By: Stanton H. King
Dog-Watches at Sea
Stanton H. King was from Barbados and followed his brothers to sea at the age of twelve in 1880. He spent only twelve years at sea for reasons given in this book. Thereafter, he became associated with the Sailors’ Haven, Boston, Massachusetts and became its director. He was also a renowned Chantie singer and, in 1918, King’s Book Of Chanties was published. King views the sailing life from “before the mast”, that is, through the eyes of the common sailor.
By: H. De Vere Stacpoole (1863-1951)
The Blue Lagoon
Two shipwrecked children grow up on a South Pacific island. This beautiful story of adventure and innocent love was H.D. Stacpoole’s most popular work.Parents who may have seen the Hollywood film need not be anxious about the book's suitability for kids -- the author's treatment of adolescent sexuality is almost mystical and very mild. The story of The Blue Lagoon (1908) continues in The Garden of God (1923) and The Gates of Morning (1925). A ship’s doctor, Henry De Vere Stacpoole (1863–1951) published over 90 works of fiction, poetry, autobiography, and translation.
By: Carolyn Wells (1862-1942)
|Marjorie at Seacote|
By: Maturin Murray Ballou
Maturin Murray Ballou was the author of dozens of books, chiefly centered around his extensive sea travel. He was deputy navy-agent in the Boston Custom House and circumnavigated in 1882, collecting material for several travel accounts and various nautical romances, amongst which The Sea-Witch can be counted.
By: Kirk Munroe (1850-1930)
The Copper Princess: A Story of Lake Superior Mines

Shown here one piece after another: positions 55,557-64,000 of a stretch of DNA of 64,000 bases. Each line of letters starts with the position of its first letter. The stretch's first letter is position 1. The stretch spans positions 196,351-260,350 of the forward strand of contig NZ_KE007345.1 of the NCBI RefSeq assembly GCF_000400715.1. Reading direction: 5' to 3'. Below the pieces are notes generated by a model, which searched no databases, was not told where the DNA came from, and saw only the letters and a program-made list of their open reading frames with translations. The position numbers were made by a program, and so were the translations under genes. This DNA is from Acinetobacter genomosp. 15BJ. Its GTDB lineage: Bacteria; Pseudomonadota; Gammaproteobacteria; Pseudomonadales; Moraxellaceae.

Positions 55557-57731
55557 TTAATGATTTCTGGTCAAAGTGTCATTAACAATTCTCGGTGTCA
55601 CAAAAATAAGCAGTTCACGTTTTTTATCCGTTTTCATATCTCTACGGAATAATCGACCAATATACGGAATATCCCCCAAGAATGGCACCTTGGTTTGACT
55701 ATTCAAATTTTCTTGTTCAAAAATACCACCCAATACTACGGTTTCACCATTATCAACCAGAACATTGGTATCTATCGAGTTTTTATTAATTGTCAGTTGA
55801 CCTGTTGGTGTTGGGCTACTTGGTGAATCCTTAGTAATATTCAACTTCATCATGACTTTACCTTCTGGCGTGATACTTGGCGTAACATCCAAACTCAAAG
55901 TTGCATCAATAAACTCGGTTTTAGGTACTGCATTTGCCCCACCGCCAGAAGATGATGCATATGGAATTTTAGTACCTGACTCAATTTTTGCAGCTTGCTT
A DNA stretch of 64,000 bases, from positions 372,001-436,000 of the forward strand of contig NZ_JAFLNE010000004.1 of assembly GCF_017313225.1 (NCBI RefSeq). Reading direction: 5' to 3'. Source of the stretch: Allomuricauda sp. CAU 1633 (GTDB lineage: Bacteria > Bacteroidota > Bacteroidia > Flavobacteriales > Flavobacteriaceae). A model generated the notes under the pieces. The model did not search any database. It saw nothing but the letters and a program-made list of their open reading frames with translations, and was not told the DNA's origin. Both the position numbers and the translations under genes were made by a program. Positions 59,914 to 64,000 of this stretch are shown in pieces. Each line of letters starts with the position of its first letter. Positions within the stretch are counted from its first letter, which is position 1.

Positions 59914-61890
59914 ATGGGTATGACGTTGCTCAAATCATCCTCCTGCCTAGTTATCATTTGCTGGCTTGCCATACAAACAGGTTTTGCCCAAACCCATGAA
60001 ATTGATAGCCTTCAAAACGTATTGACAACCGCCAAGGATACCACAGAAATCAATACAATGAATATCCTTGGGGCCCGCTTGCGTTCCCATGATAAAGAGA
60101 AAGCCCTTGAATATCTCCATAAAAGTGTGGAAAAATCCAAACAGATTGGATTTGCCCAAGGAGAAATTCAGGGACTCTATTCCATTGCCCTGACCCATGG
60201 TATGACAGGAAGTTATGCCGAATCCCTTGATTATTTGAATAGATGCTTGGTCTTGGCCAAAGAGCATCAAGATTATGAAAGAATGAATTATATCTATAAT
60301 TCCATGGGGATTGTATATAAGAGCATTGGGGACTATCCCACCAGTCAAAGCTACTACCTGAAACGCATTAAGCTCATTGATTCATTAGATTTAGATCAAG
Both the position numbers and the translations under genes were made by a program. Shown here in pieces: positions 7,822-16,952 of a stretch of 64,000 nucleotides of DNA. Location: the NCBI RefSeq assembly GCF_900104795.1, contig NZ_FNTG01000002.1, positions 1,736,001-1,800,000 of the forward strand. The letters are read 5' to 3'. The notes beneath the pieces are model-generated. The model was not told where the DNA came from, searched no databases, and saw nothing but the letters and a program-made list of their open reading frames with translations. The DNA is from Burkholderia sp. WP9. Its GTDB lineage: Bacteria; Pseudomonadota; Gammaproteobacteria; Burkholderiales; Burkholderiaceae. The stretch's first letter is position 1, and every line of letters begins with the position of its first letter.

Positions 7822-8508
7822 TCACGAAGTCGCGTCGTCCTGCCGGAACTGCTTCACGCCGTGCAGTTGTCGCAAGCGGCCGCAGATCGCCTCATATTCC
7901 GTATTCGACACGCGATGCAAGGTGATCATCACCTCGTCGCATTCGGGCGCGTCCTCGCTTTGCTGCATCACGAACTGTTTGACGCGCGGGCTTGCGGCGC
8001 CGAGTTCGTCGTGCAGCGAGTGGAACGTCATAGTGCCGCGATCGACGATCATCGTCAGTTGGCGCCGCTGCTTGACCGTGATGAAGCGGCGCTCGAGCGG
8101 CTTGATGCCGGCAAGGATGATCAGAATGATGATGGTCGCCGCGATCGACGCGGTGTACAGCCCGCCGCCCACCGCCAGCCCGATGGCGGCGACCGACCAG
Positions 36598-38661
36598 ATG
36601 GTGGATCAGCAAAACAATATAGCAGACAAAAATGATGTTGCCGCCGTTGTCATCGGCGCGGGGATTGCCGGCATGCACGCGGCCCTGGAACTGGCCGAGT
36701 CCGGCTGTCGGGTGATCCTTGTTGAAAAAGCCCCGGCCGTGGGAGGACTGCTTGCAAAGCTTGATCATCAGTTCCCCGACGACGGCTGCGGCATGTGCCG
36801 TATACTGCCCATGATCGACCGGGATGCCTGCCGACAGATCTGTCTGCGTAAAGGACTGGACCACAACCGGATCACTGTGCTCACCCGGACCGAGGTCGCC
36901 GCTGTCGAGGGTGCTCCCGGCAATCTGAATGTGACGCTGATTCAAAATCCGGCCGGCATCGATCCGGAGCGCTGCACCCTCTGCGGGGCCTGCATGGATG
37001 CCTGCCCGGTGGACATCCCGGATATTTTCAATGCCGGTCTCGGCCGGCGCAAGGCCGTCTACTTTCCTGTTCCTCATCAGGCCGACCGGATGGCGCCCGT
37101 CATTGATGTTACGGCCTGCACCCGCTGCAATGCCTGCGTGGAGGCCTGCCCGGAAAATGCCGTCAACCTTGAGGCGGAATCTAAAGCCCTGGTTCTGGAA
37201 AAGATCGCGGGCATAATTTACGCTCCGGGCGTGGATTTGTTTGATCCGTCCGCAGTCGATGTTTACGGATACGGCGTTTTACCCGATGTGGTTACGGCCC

The Copper Princess: A Story of Lake Superior Mines is an adventure set in the beautiful Upper Peninsula of Michigan. The delightful story features a brave and wholesome hero struggling for his rightful copper mining inheritance against smugglers and bandits. He also encounters a beautiful and mysterious maiden who is caught in her father’s secret crimes.
|Under the Great Bear|
By: Victor Appleton
|Tom Swift and His Great Searchlight; or, on the border for Uncle Sam|
By: Morgan Robertson
Futility, Or the Wreck of the Titan
This novel was published a full 14 years before the sinking of the Titanic, but listeners may be surprised at how many parallels this fictional tale has with subsequent true events. The Titan is the largest and most technologically advanced steamship of her time. She is considered unsinkable. Her full speed crossings of the Northern Lane Route carry her rich passengers in the highest standards of luxury and comfort. The less well-off travel in rougher quarters but still benefit from the speed of travel...
|"Where Angels Fear to Tread" and Other Stories of the Sea|
|The Grain Ship|
By: Robert Michael Ballantyne (1825-1894)
|The Battery and the Boiler Adventures in Laying of Submarine Electric Cables|
|Under the Waves Diving in Deep Waters|
|The Lonely Island The Refuge of the Mutineers|
|The Eagle Cliff|
|The Giant of the North Pokings Round the Pole|
Charlie to the Rescue
Charlie Brooke is always rescuing others, and sometimes even himself! His latest rescue, though, could turn out to be fatal...
|Gascoyne, the Sandal-Wood Trader|
|Rivers of Ice|
|The Coxswain's Bride also, Jack Frost and Sons; and, A Double Rescue|
|The Floating Light of the Goodwin Sands|
|The Life of a Ship|
The story of Dominic, Otto and Pauline Rigonda, three siblings who are blown onto an island after being shipwrecked, and are later joined by the immigrant passengers and crew of a ship that is wrecked on the same island. When the question of government comes up, the little colony chooses a queen, and they work on improving the island for some time, despite internal dissensions, and an attack by savages. But eventually the colony encounters natural forces it cannot resist, and the queen and her family return to England, hopefully to live "happily ever after".
|Fighting the Whales|
|The Crew of the Water Wagtail|
|The Young Trawler|
|Shifting Winds A Tough Yarn|
|The Battle and the Breeze|